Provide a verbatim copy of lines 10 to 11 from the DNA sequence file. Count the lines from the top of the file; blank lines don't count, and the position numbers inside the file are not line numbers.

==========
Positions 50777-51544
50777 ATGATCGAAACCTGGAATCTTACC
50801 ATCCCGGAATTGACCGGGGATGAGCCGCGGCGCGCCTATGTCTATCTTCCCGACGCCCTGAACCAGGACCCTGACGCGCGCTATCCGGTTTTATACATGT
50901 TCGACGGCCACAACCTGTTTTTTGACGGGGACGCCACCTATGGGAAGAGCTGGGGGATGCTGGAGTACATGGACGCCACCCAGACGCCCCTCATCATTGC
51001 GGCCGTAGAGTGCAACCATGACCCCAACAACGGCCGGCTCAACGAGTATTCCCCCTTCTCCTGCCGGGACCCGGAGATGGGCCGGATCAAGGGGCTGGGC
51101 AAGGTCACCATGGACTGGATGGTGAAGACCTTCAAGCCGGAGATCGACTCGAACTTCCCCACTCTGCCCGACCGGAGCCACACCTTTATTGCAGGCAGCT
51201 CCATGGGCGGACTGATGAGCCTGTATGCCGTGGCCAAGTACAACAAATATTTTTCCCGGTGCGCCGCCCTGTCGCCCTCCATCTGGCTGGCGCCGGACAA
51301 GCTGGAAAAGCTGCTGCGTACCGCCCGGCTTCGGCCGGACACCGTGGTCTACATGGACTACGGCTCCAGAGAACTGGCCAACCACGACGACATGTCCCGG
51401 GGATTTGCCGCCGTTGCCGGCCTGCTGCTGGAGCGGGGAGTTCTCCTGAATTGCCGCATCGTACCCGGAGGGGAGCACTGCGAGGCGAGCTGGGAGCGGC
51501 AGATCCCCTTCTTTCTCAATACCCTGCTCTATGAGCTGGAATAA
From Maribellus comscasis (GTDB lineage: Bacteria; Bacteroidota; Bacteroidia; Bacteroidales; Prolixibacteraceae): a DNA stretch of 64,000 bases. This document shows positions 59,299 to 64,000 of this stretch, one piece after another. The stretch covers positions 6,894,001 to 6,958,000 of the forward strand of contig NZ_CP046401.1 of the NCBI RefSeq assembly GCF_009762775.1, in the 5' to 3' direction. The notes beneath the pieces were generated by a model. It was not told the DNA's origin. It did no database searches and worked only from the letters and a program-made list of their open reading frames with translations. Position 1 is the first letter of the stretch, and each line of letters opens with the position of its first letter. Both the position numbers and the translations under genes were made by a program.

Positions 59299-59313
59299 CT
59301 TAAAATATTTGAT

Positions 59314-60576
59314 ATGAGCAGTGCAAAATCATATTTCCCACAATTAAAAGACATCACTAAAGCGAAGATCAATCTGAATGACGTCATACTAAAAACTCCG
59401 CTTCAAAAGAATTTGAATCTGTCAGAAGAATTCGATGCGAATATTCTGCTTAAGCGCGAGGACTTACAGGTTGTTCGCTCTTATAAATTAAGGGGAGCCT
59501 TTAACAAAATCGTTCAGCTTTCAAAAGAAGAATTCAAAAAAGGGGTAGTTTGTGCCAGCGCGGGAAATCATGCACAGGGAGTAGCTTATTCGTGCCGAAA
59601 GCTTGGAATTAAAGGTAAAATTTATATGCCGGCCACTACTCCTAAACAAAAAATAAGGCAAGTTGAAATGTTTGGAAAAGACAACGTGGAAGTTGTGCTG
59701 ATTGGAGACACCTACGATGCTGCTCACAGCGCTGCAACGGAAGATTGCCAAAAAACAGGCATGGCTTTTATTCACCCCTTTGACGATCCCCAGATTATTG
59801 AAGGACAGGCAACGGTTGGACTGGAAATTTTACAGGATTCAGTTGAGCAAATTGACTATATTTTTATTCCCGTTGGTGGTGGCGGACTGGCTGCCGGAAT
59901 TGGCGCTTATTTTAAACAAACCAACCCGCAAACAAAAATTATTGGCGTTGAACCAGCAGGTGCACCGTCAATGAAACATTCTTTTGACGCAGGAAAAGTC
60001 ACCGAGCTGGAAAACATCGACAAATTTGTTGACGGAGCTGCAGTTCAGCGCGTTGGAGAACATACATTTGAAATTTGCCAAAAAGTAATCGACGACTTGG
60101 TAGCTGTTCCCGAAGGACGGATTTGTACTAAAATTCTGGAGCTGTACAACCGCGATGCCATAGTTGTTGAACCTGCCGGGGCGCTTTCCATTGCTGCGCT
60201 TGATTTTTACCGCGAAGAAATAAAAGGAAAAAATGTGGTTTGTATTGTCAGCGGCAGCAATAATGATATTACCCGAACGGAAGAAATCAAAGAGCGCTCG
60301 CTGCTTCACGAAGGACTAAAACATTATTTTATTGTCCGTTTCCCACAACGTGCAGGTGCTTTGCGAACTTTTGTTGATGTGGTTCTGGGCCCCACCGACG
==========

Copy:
51501 AGATCCCCTTCTTTCTCAATACCCTGCTCTATGAGCTGGAATAA
From Maribellus comscasis (GTDB lineage: Bacteria; Bacteroidota; Bacteroidia; Bacteroidales; Prolixibacteraceae): a DNA stretch of 64,000 bases. This document shows positions 59,299 to 64,000 of this stretch, one piece after another. The stretch covers positions 6,894,001 to 6,958,000 of the forward strand of contig NZ_CP046401.1 of the NCBI RefSeq assembly GCF_009762775.1, in the 5' to 3' direction. The notes beneath the pieces were generated by a model. It was not told the DNA's origin. It did no database searches and worked only from the letters and a program-made list of their open reading frames with translations. Position 1 is the first letter of the stretch, and each line of letters opens with the position of its first letter. Both the position numbers and the translations under genes were made by a program.